Q for Mortals serves as both an introduction and reference guide to programming in q/kdb+, and replaces an earlier version. In the latest edition, Jeffry includes expanded real-life applications based on his experience teaching and using q at a large financial institution where kdb+/q has been widely deployed for many years.
Kx’s Simon Garland said about Q for Mortals version 3: “I recommend it for programmers and users of all levels who need to know about the capabilities of kdb+. Even someone who is managing a project has something to learn from this.”
The following is an excerpt from an introductory section called The Evolution of q.
Arthur Whitney developed the q programming language and its database kdb+. Released by Kx Systems, Inc. in 2003, the primary design objectives of q are expressiveness, speed and efficiency. In these, it is beyond compare. The design trade-off is a terseness that can be disconcerting to programmers coming from verbose traditional database programming environments – e.g., C++, Java, C# or Python – and a relational DBMS. Whereas the q programming gods revel in programs resembling an ASCII core dump, this manual is for the rest of us.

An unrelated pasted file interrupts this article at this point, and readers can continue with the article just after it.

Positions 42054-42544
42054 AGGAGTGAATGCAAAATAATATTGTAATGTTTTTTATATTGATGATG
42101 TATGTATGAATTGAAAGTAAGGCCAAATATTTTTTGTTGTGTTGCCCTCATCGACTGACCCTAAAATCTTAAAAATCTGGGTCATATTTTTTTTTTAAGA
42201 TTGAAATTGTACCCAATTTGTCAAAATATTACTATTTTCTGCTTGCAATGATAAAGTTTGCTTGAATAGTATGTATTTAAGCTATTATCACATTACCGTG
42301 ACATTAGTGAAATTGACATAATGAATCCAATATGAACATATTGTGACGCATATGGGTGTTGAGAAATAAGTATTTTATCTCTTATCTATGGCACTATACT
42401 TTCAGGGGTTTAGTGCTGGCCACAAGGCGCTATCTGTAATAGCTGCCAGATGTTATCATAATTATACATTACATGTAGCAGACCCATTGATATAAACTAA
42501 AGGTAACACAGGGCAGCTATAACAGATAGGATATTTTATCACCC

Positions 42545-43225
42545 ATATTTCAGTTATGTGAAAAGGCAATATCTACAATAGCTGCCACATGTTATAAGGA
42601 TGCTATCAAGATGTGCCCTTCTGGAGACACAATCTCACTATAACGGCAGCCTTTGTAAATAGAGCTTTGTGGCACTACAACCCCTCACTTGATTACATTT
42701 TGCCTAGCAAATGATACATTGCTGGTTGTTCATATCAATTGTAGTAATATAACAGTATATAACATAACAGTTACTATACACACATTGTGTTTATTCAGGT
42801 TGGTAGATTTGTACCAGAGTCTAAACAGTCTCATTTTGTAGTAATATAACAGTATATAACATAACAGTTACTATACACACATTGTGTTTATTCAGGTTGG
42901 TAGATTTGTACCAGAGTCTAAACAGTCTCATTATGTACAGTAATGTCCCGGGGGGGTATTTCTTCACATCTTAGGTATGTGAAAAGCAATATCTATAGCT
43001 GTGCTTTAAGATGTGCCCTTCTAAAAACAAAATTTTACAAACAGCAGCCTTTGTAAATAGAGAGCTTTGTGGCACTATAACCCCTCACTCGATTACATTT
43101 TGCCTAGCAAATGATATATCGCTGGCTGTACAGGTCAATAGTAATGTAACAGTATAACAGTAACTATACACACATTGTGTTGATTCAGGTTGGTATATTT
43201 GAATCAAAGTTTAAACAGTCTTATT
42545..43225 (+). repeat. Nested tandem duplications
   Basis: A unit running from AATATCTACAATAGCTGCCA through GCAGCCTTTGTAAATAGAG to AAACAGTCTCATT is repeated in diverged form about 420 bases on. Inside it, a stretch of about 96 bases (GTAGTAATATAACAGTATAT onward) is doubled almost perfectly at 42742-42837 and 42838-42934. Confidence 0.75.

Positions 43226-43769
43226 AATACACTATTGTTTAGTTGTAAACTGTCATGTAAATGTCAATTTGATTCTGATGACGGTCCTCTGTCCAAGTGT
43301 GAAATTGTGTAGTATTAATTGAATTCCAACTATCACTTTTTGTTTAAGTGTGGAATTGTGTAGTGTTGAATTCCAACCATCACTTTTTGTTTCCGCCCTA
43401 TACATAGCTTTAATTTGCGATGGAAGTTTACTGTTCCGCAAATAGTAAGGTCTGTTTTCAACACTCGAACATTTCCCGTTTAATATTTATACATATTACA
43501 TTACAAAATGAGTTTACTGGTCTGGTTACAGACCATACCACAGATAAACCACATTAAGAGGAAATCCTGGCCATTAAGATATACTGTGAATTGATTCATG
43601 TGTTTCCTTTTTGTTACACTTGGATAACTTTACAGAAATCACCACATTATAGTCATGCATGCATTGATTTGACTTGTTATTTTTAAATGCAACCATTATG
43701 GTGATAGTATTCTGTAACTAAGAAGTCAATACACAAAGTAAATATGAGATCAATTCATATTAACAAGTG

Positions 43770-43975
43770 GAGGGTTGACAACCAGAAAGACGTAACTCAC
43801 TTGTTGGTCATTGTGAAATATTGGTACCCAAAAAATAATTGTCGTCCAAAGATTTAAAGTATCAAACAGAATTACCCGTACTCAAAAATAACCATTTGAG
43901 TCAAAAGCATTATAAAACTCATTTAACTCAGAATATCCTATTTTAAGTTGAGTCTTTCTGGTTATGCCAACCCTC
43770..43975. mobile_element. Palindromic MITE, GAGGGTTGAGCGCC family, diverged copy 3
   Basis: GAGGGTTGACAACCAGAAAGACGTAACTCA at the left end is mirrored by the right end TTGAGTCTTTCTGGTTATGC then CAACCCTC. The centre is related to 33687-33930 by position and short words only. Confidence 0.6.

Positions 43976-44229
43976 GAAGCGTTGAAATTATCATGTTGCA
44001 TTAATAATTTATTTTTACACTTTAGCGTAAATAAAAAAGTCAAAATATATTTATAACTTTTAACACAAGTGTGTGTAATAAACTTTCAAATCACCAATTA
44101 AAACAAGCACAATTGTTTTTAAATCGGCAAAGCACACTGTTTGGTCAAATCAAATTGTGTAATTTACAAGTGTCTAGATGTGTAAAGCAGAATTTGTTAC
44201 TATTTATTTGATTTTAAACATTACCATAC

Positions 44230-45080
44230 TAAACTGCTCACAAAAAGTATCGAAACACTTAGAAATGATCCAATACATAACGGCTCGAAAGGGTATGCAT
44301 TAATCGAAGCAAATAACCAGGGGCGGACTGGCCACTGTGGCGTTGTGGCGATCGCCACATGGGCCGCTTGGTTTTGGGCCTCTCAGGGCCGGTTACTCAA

Q evolved from APL (A Programming Language), which was first invented as a mathematical notation by Kenneth Iverson at Harvard University in the 1950s. APL was introduced in the 1960s by IBM as a vector programming language, meaning that it processes a list of numbers in a single operation. It was successful in finance and other industries that required heavy number crunching.
The mitochondrial DNA of q traces from APL to A to A+ and to k. All were well suited to performing complex calculations quickly on vectors. What’s new in q/kdb+ is that it processes large volumes of time-series data very efficiently in the relational paradigm. Its syntax allows “select” expressions that are similar to SQL 92, and its collection of built-in functions provides a complete and powerful stored procedure language.
There is also some Lisp in q’s genes: the fundamental data construct of q is a list. Although the notation and terminology are different, symbols are drawn from their counterparts in Scheme.
The APL lineage of q also shows the influence of functional programming. In his 1977 Turing Award lecture that introduced purely functional programming, Backus acknowledged inspiration from APL. While q is not purely functional, it is strongly functional in that even its basic data structures, list and dictionary, are viewed as mathematical mappings.